Some eighty years later, I stood before this astonishing painting, skin hot from sunburn, salty sand trapped between my toes, and rolled damp towel tucked under my arm … I was completely transported to that cold, muddy lane with its grazing and rearing horses as recorded by Lucy Kemp-Welch all those years ago.’

When you visit Bournemouth, dont miss going to see Lucy Kemp-Welchs magnificent painting The Gypsy Horse Droversat the Russell-Cotes Art Gallery & Museum.

Children’s Storybooks Reductions

You might like to know that all the children’s story books have been reduced in price here on this website.

These books (links below), all beautiful with pictures, will be a fun resource for children who are home schooling during this worrying time.

To allay any concerns, the books are new, straight out of the boxes that they arrived in from the printers, and I will pack them wearing disposable gloves and in new packaging.

Should you want an invoice, please be sure to fill in your email address when ordering and I will send it by email.

Children’s books reductions

 

 

 

Wizzy-the-animal-whisperer

WIZZY the Animal Whisperer by Anthony Ridgway and Suzan Houching

WIZZY and the Seaside Adventure by Anthony Ridgway and Suzan Houching

The Strange History of Seagulls by Maldwin Drummond

The Company of Goblins by Celia Leofsy

WIZZY the Animal Whisperer audiobook with voices by David Suchet and Sheila Suchet  (the words are exactly the same as in the book – a great learning-to-read aid)

WIZZY and Slime – books by Anthony Ridgway and David Walliams

Dan, WIZZY and Nellie

The WIZZY books by Anthony Ridgway and 

Slime by David Walliams

both about a boy in a wheelchair.

 

 

 

David Walliams broadcast from home during lockdown

 

Slime started as an idea planted by 11-year-old Dante Marvin, who asked David Walliams to write a book about a boy in a wheelchair. David Walliams has dedicated the book, ‘For Dante, the coolest kid on wheels’.             .  …..  (To buy Slime go to the end of this post.)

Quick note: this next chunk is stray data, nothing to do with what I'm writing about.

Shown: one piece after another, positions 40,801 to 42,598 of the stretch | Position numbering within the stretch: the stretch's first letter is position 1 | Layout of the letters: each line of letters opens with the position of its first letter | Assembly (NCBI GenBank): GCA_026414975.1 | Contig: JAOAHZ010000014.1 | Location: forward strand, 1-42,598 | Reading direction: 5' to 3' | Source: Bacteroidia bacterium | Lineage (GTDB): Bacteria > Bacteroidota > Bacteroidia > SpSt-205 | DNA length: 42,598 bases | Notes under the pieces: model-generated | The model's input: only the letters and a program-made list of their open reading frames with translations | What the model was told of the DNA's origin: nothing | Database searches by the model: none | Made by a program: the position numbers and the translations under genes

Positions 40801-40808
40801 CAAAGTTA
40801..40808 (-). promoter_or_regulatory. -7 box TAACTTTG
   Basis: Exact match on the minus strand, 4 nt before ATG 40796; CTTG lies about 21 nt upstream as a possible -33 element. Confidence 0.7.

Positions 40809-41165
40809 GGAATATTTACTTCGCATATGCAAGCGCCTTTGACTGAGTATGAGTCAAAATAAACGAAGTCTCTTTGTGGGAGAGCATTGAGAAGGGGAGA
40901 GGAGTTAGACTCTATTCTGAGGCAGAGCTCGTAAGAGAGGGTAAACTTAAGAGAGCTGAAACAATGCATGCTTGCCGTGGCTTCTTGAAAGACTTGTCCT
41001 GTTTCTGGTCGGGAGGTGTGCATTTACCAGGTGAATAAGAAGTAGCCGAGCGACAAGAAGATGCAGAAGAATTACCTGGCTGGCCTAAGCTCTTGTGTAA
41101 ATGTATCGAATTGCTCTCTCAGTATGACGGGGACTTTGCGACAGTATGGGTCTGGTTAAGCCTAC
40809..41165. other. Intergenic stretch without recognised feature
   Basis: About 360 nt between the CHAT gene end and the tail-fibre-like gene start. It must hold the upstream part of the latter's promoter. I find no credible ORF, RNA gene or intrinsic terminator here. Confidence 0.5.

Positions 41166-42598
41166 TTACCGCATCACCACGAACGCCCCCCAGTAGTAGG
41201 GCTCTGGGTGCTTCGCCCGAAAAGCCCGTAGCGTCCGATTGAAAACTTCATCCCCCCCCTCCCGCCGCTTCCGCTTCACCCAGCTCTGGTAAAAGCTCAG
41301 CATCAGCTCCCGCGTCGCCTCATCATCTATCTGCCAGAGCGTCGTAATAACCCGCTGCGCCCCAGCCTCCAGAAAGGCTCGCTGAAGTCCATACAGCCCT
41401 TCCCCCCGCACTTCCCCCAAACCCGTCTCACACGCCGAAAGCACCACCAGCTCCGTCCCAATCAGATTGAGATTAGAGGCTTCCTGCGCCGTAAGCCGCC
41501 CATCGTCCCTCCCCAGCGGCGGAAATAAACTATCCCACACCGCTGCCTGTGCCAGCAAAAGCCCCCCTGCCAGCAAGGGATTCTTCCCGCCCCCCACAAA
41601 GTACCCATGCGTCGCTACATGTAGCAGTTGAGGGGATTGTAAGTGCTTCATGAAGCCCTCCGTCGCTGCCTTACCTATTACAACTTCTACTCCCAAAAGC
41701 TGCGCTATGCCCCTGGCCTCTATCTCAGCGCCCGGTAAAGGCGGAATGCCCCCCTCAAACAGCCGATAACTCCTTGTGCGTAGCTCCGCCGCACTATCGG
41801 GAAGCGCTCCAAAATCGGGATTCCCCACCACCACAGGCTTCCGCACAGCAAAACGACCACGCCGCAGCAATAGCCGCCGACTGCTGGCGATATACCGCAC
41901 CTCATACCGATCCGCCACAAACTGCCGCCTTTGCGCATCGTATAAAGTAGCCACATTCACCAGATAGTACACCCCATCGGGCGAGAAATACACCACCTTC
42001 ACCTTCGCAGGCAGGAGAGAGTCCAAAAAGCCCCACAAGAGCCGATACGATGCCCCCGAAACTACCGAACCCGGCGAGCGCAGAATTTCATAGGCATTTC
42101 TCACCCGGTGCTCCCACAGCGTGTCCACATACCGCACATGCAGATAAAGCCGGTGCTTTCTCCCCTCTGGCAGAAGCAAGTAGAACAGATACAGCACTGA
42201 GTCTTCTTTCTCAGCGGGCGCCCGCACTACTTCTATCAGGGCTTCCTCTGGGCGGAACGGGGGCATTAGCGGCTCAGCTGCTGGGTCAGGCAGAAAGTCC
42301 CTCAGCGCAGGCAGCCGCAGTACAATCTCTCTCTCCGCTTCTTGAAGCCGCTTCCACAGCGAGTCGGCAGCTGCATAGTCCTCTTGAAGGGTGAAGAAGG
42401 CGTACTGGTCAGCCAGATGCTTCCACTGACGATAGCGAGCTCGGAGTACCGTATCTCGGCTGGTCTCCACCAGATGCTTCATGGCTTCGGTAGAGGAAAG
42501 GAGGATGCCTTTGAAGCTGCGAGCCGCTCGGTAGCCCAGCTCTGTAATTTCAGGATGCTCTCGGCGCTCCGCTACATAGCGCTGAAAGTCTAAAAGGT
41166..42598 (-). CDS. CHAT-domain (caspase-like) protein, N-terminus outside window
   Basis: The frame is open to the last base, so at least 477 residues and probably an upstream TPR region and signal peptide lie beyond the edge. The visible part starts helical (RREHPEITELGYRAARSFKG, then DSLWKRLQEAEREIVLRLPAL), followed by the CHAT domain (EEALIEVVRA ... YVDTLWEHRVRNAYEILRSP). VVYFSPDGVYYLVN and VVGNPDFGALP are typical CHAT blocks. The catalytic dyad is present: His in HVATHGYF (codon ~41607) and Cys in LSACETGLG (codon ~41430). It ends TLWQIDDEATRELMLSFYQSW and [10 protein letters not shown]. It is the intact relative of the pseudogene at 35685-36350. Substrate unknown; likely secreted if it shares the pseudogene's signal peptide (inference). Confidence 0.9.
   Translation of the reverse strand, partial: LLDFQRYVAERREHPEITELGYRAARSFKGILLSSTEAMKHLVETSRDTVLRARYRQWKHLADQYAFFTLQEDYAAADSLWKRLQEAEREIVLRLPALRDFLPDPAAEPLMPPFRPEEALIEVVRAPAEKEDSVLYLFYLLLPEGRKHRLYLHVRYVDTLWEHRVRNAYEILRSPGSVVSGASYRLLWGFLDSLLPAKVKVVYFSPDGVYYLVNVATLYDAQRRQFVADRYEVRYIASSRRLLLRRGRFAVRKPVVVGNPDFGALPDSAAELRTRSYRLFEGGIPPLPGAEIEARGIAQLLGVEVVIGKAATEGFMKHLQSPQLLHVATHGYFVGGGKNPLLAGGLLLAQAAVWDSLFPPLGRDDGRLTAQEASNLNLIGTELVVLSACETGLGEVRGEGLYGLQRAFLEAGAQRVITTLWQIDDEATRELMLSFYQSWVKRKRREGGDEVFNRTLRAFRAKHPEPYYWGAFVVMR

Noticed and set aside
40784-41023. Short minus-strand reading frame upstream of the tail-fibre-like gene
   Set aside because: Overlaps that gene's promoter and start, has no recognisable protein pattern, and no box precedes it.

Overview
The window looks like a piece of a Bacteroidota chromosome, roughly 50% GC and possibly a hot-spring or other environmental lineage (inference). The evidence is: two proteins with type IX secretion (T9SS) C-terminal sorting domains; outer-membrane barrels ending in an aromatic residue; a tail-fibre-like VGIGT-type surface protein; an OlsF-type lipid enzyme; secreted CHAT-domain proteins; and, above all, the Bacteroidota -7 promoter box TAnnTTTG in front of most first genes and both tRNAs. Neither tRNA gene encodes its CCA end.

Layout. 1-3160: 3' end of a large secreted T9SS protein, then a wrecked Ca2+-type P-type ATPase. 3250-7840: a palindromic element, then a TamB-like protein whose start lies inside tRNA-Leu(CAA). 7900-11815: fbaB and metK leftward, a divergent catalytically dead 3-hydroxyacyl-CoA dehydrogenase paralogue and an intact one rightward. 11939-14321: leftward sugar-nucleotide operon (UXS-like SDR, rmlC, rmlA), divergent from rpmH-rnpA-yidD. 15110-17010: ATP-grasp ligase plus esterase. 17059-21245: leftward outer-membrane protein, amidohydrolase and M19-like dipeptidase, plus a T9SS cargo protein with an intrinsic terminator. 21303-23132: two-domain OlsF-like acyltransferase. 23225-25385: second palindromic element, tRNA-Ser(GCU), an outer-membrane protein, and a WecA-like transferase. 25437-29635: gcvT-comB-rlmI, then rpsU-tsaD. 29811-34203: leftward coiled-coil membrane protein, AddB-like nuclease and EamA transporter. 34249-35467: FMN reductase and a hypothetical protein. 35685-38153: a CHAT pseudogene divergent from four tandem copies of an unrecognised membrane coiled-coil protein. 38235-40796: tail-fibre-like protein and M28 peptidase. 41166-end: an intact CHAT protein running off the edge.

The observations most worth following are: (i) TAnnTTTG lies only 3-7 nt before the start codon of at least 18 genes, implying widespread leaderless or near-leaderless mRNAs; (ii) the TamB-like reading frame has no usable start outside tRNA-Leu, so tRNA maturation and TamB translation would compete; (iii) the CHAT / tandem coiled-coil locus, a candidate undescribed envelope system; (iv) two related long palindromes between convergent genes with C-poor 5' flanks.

Click on the picture to watch the video, ‘How I Write’ by Anthony Ridgway

Anthony Ridgway started writing about his own wheelchair, WIZZY, when he was himself ‘the coolest kid on wheels’.

Anthony has cerebral palsy with sight impairment. When he was a boy, his dad would transcribe his stories to paper while he dictated. But since his dad passed away, Anthony uses a special computer programme to write the stories himself. 

This was the start of Anthony’s wonderfully imaginative stories about Dan, James, Sophie and WIZZY, the irascible, funny and amazingly clever wheelchair.

Anthony’s first published story, WIZZY’s Worm, is available as an audiobook from Calibre Audio, a national charity lending free audiobooks for anyone who is print disabled. 

To buy this book click on the picture

Author Anthony Ridgway’s next published story, WIZZY the Animal Whisperer, followed as a large paperback book. The beautiful illustrations by Suzan Houching tell the story too, allowing children who can’t read or who are learning to read to enjoy all the exciting twists and turns of the plot. 

Click on the picture for video

At the book launch for WIZZY the Animal Whisperer, actor David Suchet had the guests in fits of laughter when he read a passage from the book. 

To buy the audiobook click on the picture

A few months later, David Suchet and his wife, Sheila Suchet, recorded the whole story, giving voices to all the characters and inimitable timing to Anthony’s amusing dialogue.

The audiobook of WIZZY the Animal Whisperer faithfully follows the words in the paperback books so that early readers can use the audio alongside the book when learning to read.

To buy this book click on the picture

WIZZY and the Seaside Adventure, Anthony’s second paperback book takes Dan, James, Sophie and WIZZY to the coast, along with their dog, Honey, and as you can guess, an ordinary day becomes another crime busting adventure.

 

Listen to Dante’s version of his meeting with David Walliams:

Click on picture for video

 

Artists inspired by the New Forest

Three popular books reduced in price on this website.

The New Forest Artist’s books (links below) are wonderful to browse through and read, and will tempt you to visit our beautiful New Forest.

3 artist’s books

A-Lifetime-in-Postcards

A Lifetime in Postcards by Gervase A Gregory

My-Story-in-Colour

My Story in Colour by Suzan Houching

WelgoraWELGORA by Alan Langford

 

Favourite books for 4 year olds

. . . . . . . Her favourite book . . . . . . The Tiger Who Came to Tea

For World Book Day my granddaughter’s nursery asked the children to dress up and bring their favourite books.

I knew what book she would choose – of course it was

. . .  The Tiger Who Came to Tea  

But as you see, the dress she chose is the one worn by Princess Sofia in . . .  ….. . . . . …

Sofia the First – The Perfect Tea Party

And here’s a selection of the other children’s choices . . . 

Little Red Riding Hood             Spider-Man